This May, the global group of Google AI Impact Challenge grantees gathered in San Francisco to kick off the six-month Launchpad Accelerator program. With $25 million in funding from Google.org, credits from Google Cloud and mentorship by Google’s AI experts, the teams sought to apply AI to address a wide range of problems problems, from protecting rainforests to coaching students on writing skills.
Now in the second phase of the program, Tech Sprint Week, the grantees tackled their projects’ greatest technical challenges with support from a team of mentors from Google. At Google for Startups’ campus in London, teams continued work on their ideas and learned user experience design principles along the way.
Grace Mitchell, a data scientist at grantee WattTime, opened up about her team’s experience at Tech Sprint Week—and how they’re using AI to build a globally accessible, open-source fossil fuel emissions monitoring platform for power plants.
Can you tell us about WattTime?
WattTime is an environmental tech nonprofit, and our mission statement is to give people the power to choose clean energy. Users integrate our API into their IOT (Internet of Things) capable devices, which tells them the type of fuel that provides their energy. It also tells them the environmental impact of the type of fuel they’re using. As an example, coal has a value equivalent to around 900 to 1200 pounds of emissions per megawatt hour, whereas renewable energy would be zero.The whole point is to shift electricity usage based on high or low emission periods.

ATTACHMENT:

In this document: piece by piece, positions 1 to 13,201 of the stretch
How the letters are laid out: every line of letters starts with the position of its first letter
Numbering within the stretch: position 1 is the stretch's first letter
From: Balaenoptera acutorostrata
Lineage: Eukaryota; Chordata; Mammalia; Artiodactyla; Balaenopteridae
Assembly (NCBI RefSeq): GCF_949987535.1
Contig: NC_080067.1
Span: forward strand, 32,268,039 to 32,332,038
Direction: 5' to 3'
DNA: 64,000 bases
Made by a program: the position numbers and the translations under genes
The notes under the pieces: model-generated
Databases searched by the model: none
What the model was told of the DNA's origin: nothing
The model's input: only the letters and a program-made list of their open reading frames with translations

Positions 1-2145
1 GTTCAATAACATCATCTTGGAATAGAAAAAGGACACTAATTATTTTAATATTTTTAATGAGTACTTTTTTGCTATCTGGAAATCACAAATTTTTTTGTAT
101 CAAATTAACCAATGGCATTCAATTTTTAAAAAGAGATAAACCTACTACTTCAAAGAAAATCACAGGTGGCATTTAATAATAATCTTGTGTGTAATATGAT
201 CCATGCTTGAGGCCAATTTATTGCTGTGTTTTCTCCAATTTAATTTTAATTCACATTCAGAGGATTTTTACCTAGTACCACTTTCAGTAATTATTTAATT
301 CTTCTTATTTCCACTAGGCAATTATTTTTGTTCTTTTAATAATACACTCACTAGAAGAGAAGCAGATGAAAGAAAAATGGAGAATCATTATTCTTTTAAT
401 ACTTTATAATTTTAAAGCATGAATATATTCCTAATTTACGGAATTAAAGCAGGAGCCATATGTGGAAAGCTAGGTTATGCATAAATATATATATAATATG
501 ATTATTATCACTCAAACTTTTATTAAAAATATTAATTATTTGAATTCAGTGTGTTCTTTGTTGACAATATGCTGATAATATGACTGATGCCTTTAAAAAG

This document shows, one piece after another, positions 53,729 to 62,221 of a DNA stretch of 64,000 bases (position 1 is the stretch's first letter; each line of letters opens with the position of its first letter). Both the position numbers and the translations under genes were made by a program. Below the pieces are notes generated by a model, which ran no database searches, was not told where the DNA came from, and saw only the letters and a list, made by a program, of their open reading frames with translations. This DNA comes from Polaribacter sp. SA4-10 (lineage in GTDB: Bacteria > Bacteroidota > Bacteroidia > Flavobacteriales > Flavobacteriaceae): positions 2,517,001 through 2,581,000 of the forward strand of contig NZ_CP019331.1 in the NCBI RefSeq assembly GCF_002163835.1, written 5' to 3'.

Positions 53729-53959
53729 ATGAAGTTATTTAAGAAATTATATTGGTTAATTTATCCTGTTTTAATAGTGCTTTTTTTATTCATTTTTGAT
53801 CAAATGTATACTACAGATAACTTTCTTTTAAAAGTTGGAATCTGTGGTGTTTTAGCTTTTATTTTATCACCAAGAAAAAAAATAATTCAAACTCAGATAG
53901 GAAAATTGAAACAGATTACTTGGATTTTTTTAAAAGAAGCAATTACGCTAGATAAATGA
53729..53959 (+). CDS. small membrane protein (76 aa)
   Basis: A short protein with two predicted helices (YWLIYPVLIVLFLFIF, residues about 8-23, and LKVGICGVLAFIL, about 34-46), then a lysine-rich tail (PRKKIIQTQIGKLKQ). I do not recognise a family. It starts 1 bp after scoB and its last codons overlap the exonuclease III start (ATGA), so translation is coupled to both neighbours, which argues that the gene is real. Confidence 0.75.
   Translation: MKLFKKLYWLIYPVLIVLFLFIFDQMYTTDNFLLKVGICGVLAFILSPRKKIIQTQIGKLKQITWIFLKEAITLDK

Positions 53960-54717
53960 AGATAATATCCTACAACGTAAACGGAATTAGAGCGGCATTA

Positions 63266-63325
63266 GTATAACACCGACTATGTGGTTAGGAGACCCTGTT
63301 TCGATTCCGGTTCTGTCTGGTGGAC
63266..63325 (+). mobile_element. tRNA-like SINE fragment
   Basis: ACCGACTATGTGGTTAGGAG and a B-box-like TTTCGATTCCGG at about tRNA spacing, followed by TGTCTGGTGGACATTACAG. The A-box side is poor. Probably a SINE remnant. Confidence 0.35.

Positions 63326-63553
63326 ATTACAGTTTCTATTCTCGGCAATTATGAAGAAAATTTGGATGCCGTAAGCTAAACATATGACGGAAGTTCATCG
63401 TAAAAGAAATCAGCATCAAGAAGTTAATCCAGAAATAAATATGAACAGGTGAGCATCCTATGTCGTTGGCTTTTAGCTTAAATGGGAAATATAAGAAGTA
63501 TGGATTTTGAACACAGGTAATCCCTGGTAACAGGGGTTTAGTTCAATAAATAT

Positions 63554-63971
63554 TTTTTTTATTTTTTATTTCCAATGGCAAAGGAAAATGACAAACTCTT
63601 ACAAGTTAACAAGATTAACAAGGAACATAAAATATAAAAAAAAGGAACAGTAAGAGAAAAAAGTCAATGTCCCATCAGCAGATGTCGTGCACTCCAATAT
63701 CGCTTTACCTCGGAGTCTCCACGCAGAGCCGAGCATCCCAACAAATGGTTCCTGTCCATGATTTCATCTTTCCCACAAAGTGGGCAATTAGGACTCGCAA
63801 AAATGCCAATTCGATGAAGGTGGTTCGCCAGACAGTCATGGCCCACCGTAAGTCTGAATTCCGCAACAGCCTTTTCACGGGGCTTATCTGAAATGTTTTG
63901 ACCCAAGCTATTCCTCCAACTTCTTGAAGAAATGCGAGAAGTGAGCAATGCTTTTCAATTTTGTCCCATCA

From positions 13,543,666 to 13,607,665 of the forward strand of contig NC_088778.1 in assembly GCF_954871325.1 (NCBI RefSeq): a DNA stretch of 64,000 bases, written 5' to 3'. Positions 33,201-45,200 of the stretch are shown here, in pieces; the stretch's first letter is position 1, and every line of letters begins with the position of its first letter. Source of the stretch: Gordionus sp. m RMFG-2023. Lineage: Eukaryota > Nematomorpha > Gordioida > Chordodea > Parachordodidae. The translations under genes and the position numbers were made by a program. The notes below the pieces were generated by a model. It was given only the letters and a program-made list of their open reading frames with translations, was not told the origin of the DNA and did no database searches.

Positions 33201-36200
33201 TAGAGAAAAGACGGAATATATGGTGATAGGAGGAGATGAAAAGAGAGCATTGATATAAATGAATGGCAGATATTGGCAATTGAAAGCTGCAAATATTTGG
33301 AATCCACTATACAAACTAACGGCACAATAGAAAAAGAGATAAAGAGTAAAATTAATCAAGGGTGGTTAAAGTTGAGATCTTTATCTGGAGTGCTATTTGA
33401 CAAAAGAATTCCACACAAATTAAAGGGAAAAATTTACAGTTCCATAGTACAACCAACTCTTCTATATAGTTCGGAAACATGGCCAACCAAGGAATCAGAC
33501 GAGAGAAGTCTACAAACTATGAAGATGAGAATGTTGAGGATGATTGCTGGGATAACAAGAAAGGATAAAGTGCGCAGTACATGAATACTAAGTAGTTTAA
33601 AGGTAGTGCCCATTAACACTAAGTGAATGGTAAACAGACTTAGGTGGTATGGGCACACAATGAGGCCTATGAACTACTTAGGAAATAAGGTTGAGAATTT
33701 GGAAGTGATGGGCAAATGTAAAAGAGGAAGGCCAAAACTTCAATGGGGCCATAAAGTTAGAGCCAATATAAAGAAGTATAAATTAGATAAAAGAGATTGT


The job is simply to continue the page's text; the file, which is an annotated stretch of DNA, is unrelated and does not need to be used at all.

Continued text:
For this program, we’ve partnered with The Carbon Tracker Initiative to take on a new challenge: fossil fuel emissions monitoring. We’re using image processing algorithms and satellite networks to replace expensive, on-site power plant emissions monitors with a globally accessible, open-source monitoring platform.
Who is on your team for this project?
Our project for the Google AI Impact Challenge is a partnership between two different organizations, WattTime and The Carbon Tracker Initiative. We’re a collection of data scientists, and project managers, and we think about the best ways for organizing our data and how best to engage new users.
What have you learned at Tech Sprint Week?
We’ve covered a lot! We went through a lot of user experience design and research, thinking about how users will be interacting with our product as we design it. We’ve also learned a lot about machine learning and feature engineering. The mentors reminded us to make sure we train our model on the type of data that it would actually have, which sounds intuitive but it’s actually hard to do. It might be easy to give your model a “leg up” with training data that it shouldn’t have, but then you would see that it’s not operating as you expected.
Now that Tech Sprint Week is complete, what are your next steps?
We need to catch up with everybody else on the team and share all of the great information and resources that we’ve received from this week. I’ve also been exposed to a lot of new tools like TensorFlow, an open source library that makes it easy to create machine learning models. So I want to get familiar with that tool and actually integrate it into our workflow. We’re also doing a lot of hiring, so we’ll continue to build our team.
What kinds of people have you met through this program?
All the mentors have been helpful. Everyone has this attitude of “Hey, how can we help?” Our AI Coach, Ang Li, has been extremely useful and really responsive. I’ll contact him at random times of the day and get a response within a few minutes.
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